The same dichotomy exists in each of the areas you address - Nationwide in 2010: urban residents - 79% of the population, rural residents - 21%; gun owners - 36%, non-owners - 64%; Independents - 38%, Dems - 31%, Repubs - 29%. A well-designed poll (as the top ones normally are) will select a sample that is intended to reflect these data.

    True, ask one random resident, either nationally or just from Nevada, from an urban and a rural area some gun control question and they will quite probably give widely different answers. But what are the odds that the total number of urban people agreeing with their pollee will be larger than the total number of rural people agreeing with their pollee? THAT is what polls measure. Yes - there are occasional polls with significant errors but most are correct within their stated margins of error.

    Are polls moot? Absolutely not. Are polls usually fairly accurate? Of course. Are polls occasionally wrong? Definitely - Remember the 1948 Chicago Trib headline "Dewey Defeats Truman"? Are they sometimes wildly wrong? Absolutely - remember Carl Rove's personal poll as shown live by Fox News on election night 2012?

  42. Robert:

    I said the gun polls about 90 percent favoring expanded background checks is moot. Why? For all the reasons I posted.


    No response is warranted for your idiocy.

    El Lobo


    Carmine D

  43. Those of you who literally cried should toughen up.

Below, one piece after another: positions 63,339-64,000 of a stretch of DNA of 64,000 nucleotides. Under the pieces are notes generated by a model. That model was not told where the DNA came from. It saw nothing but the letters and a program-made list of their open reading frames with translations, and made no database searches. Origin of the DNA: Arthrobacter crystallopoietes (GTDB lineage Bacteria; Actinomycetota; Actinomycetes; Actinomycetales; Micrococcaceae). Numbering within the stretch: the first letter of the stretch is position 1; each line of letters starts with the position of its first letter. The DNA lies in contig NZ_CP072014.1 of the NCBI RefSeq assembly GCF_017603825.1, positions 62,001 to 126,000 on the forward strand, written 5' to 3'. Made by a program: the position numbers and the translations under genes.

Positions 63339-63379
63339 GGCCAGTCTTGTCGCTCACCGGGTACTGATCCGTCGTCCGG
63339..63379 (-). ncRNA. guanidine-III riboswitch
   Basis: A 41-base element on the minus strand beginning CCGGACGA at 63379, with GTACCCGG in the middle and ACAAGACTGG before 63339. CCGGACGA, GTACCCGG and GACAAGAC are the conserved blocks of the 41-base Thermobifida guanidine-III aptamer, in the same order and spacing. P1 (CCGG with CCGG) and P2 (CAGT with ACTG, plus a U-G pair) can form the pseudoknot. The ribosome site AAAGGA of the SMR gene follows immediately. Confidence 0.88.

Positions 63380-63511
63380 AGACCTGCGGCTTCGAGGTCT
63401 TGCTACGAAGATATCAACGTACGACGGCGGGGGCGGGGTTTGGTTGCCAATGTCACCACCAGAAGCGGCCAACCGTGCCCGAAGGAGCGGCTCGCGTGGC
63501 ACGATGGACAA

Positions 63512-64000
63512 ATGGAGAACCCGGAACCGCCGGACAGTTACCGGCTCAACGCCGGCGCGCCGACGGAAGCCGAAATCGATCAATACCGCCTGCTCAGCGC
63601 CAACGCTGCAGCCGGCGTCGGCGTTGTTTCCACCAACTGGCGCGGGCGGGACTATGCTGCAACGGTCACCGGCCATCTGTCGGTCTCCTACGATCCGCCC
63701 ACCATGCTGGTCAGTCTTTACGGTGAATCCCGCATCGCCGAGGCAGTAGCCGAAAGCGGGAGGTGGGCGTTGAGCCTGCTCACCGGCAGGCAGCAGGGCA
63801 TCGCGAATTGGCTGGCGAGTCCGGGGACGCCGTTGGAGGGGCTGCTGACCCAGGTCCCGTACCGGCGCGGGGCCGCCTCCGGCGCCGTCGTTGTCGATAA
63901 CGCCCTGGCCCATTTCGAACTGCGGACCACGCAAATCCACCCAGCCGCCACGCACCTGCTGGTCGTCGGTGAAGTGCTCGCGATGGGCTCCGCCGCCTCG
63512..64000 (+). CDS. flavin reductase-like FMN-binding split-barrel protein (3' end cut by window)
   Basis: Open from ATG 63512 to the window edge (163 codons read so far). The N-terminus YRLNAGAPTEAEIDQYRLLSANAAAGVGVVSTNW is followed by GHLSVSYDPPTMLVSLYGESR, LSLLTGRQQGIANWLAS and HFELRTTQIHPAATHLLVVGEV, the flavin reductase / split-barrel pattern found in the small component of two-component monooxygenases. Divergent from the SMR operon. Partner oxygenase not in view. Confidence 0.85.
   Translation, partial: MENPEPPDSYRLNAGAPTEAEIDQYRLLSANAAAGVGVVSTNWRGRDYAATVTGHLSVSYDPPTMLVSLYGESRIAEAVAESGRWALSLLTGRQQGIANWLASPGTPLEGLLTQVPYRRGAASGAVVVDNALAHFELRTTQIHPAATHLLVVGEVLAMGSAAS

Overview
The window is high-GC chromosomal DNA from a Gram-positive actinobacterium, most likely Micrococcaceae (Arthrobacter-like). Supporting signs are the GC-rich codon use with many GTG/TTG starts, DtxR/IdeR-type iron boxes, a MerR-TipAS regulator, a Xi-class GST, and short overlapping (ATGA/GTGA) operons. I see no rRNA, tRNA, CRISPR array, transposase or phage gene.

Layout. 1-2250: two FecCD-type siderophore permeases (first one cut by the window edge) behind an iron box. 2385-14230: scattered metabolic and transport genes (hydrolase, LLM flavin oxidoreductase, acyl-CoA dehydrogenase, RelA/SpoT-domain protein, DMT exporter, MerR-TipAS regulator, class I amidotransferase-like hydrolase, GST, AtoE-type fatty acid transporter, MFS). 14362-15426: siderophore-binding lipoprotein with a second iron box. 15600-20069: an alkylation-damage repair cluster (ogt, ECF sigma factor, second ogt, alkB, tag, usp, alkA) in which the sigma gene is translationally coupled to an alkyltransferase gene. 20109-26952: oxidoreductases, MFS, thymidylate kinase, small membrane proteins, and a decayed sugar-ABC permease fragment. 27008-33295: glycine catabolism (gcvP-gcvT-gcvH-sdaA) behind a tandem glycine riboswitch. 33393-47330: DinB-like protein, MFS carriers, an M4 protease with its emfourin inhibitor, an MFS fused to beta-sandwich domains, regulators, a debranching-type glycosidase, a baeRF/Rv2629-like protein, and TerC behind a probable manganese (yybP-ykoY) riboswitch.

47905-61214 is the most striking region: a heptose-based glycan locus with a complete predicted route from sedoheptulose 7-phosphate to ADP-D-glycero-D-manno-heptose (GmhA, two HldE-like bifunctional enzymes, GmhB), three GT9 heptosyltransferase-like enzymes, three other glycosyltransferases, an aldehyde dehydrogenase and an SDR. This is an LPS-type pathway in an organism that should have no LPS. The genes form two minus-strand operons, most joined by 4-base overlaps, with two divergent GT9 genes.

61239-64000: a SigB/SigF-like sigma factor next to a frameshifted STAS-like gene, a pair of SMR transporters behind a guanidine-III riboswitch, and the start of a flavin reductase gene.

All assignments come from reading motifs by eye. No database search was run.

This was another attempt by an out of control government to grab more power, and nose its way into our lives. I cheered the Senate's vote. Secondly, anything that makes Obama loose his cool as did this vote has to be right for America because he is a power grabbing ideologue devoted to more government controls, and eventually would trample all over our constitutional rights.

  44. You're wrong Jeff. The Toomey-Manchin bill did not address the issue of national registry of gun data. The bill specifically said the Attorney General could not use the data to maintain a national registry. The bill did not preempt other Federal agencies from doing so. It could have included language to say this. It did not and those like me who know how laws are written objected on these grounds. I presume Senators know how laws are written and the 46 Dems and Reps who voted against the bill did so because of it.

    Carmine D

  45. Jeff:

    Stop playing mind games and read the law before you call others liars. The President lied to the American people on this issue in the rose garden. He knows he did. I know he did. Senators, both Dems and Rep, know he did. And he always has. I hear the words of Abe: "You can fool ...."and you know the rest. Look it up if you don't.

    CHECKMATE Your KING is down.

    Carmine D

  46. JD 8:53, WHEN did we lose it? I think we lost it all when we guaranteed teen moms income / care for life. When we ..... illegal invaders, students with self-importance entitlement to education despite NEVER having earned a living....

  47. Jeff:

    Direct me please to exactly where in what you posted above, or anywhere in the Toomey-Manchin bill, it says that the creation of a national registry by any Federal agency [other than the Attorney General] is prohibited by Federal law. I'm all eyes and ears.

    Carmine D